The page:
Background: The health benefits of running based exercise programs are plentiful however the high rate of injury in these programs often reduces or eliminates exercise participation. Skipping has shorter steps, reduced vertical ground reaction forces (GRFs), and lower knee extensor torques, compared to running forming the basis of the present hypothesis that skipping would have lower tibio-femoral and patello-femoral joint contact forces.
Research question: The purpose of this study was to compare knee contact forces between skipping and running at the same speed. We also compared metabolic cost of these two gaits to examine the idea that the larger vertical displacement in skipping is a primary factor in its previously reported high metabolic cost.
Methods: The study evaluated joint contact forces through musculoskeletal modeling with GRF and 3D kinematic data and metabolic cost using oxygen consumption data from 20 young, healthy, trained participants as they skipped and ran on an instrumented treadmill at 2.68 m/s.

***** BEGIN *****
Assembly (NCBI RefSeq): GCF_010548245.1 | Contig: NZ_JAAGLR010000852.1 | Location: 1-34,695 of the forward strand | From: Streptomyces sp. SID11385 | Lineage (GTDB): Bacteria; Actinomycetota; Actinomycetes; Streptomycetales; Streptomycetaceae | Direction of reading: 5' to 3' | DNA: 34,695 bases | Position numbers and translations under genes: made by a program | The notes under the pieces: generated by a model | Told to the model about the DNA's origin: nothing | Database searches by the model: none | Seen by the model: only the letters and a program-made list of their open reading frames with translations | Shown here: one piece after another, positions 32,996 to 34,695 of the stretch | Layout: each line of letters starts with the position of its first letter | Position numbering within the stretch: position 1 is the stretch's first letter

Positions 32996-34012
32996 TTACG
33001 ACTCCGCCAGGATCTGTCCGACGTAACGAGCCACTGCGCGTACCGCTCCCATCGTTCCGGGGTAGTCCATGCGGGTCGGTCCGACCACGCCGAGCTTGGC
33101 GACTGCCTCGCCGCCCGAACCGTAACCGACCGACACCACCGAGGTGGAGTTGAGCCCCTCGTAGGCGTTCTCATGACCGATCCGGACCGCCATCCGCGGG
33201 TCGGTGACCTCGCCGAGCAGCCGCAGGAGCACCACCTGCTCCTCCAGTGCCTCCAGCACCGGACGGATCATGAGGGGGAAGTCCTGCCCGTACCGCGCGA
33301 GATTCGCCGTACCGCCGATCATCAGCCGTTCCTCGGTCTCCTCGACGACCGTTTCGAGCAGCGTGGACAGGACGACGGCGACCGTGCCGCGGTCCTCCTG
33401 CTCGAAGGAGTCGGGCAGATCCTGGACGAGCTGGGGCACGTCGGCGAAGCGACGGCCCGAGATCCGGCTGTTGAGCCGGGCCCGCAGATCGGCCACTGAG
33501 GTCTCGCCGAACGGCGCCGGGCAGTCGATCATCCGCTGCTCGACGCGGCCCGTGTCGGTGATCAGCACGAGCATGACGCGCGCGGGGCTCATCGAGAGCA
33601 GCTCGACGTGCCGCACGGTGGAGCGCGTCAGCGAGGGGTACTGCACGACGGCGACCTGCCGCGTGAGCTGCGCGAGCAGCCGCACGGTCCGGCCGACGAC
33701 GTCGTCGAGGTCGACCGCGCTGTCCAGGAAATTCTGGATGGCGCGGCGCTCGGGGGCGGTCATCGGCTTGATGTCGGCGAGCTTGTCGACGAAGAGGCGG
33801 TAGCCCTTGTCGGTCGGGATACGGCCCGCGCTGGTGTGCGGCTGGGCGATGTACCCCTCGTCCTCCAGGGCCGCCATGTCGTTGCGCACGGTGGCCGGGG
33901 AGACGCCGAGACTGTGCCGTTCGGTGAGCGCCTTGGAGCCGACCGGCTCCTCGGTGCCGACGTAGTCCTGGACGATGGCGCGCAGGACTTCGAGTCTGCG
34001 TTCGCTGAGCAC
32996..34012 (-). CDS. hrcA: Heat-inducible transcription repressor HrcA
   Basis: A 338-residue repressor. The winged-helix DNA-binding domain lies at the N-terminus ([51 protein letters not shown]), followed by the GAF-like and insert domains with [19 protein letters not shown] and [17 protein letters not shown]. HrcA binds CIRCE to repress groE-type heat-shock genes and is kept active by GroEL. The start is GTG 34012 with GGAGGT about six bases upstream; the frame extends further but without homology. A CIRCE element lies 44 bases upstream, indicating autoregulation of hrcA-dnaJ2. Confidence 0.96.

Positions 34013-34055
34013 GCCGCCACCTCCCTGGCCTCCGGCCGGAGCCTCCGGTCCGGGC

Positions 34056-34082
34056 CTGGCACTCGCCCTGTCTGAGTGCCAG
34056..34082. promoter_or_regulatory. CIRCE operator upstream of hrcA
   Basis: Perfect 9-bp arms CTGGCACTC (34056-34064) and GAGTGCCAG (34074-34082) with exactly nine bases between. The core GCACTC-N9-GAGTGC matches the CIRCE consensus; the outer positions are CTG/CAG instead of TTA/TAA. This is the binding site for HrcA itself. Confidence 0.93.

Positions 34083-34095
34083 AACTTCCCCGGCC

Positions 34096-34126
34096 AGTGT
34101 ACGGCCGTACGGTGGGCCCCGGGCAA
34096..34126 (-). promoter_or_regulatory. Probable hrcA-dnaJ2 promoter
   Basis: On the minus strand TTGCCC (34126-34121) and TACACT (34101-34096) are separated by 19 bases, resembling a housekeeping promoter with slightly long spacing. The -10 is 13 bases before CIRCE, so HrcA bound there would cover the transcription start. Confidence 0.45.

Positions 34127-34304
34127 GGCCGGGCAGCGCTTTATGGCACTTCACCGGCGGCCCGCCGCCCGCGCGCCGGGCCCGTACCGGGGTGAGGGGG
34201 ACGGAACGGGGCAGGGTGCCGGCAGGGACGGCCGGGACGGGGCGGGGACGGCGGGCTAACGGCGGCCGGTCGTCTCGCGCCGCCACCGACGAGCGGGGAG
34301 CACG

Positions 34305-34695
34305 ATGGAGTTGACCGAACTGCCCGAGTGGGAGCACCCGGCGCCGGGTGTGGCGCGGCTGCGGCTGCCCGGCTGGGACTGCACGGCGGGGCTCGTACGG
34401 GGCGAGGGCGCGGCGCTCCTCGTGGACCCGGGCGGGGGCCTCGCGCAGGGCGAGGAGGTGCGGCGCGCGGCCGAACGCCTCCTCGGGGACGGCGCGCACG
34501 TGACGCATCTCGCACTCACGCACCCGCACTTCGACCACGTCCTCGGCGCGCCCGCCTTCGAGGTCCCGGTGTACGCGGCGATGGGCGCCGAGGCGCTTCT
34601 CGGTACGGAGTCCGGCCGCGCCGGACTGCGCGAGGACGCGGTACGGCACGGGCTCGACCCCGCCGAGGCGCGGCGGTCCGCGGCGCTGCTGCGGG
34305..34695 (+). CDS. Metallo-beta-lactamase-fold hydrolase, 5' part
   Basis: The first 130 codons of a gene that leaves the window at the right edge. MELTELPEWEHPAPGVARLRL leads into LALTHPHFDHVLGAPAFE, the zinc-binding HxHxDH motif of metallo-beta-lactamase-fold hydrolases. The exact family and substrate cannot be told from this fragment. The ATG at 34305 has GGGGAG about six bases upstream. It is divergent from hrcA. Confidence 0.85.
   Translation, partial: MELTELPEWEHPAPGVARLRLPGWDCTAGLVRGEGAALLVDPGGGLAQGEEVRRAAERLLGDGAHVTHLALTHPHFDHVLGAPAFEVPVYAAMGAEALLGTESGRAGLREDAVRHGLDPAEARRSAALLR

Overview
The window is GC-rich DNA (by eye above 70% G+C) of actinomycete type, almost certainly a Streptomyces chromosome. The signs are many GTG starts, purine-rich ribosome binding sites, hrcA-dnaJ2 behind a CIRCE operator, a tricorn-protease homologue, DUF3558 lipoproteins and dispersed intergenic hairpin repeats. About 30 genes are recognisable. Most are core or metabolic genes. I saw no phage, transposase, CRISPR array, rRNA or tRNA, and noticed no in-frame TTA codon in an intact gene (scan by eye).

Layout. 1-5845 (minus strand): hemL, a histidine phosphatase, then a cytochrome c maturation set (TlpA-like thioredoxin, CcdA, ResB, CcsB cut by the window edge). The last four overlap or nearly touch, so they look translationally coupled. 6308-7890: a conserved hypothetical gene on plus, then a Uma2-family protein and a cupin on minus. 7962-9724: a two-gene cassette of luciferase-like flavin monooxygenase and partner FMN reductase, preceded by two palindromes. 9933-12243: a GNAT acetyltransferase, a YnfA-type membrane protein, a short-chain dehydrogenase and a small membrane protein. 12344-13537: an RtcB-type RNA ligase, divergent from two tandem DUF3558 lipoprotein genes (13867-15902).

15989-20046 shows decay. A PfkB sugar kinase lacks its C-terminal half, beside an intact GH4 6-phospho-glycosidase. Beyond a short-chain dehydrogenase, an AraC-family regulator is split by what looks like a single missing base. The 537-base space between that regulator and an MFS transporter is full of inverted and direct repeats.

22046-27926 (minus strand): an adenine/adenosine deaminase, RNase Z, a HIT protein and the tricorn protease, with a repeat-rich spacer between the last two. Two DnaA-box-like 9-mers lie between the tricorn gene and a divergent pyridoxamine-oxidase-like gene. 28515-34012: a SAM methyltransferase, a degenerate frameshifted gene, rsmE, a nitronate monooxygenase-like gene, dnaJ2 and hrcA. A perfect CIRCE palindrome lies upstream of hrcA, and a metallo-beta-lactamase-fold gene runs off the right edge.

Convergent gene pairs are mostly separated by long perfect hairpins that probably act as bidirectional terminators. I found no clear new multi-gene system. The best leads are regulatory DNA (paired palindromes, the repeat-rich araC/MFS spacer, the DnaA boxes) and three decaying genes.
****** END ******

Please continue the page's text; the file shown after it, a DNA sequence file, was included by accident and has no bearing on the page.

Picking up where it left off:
Results: Skipping, compared to running, had substantially lower tibio-femoral and patello-femoral joint contact forces and linear impulses on both per-step and per-kilometer (i.e. lower cumulative loads) bases and also 30% higher metabolic cost. The lower joint loads in skipping were directly associated with its shorter steps and the higher metabolic cost was directly associated to its larger vertical displacement through the stride.
Significance: As joint loads may predispose individuals to running related injuries, skipping presents an attractive alternative exercise modality with additional increased aerobic benefits.
Keywords: Exercise; Gait; Joint power; Joint torque; Kinematics; Kinetics; Locomotion.
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